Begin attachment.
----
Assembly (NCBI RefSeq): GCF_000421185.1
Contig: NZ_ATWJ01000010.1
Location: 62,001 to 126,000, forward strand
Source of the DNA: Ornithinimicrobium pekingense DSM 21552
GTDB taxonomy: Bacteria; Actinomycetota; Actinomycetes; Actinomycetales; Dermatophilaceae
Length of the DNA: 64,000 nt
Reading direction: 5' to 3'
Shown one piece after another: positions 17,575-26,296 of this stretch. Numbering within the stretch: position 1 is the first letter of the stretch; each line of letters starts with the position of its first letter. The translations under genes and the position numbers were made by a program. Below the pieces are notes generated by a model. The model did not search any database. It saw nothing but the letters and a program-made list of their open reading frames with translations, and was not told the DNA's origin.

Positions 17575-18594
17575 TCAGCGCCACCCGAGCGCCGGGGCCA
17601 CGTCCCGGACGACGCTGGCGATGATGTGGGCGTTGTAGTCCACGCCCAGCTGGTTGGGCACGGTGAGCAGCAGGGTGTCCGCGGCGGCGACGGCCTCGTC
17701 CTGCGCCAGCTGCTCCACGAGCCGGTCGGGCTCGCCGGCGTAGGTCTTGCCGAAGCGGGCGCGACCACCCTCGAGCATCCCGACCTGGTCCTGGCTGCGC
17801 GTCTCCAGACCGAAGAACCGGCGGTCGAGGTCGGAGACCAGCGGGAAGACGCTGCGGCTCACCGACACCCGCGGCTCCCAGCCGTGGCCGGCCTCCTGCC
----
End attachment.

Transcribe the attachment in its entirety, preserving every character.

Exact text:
Assembly (NCBI RefSeq): GCF_000421185.1
Contig: NZ_ATWJ01000010.1
Location: 62,001 to 126,000, forward strand
Source of the DNA: Ornithinimicrobium pekingense DSM 21552
GTDB taxonomy: Bacteria; Actinomycetota; Actinomycetes; Actinomycetales; Dermatophilaceae
Length of the DNA: 64,000 nt
Reading direction: 5' to 3'
Shown one piece after another: positions 17,575-26,296 of this stretch. Numbering within the stretch: position 1 is the first letter of the stretch; each line of letters starts with the position of its first letter. The translations under genes and the position numbers were made by a program. Below the pieces are notes generated by a model. The model did not search any database. It saw nothing but the letters and a program-made list of their open reading frames with translations, and was not told the DNA's origin.

Positions 17575-18594
17575 TCAGCGCCACCCGAGCGCCGGGGCCA
17601 CGTCCCGGACGACGCTGGCGATGATGTGGGCGTTGTAGTCCACGCCCAGCTGGTTGGGCACGGTGAGCAGCAGGGTGTCCGCGGCGGCGACGGCCTCGTC
17701 CTGCGCCAGCTGCTCCACGAGCCGGTCGGGCTCGCCGGCGTAGGTCTTGCCGAAGCGGGCGCGACCACCCTCGAGCATCCCGACCTGGTCCTGGCTGCGC
17801 GTCTCCAGACCGAAGAACCGGCGGTCGAGGTCGGAGACCAGCGGGAAGACGCTGCGGCTCACCGACACCCGCGGCTCCCAGCCGTGGCCGGCCTCCTGCC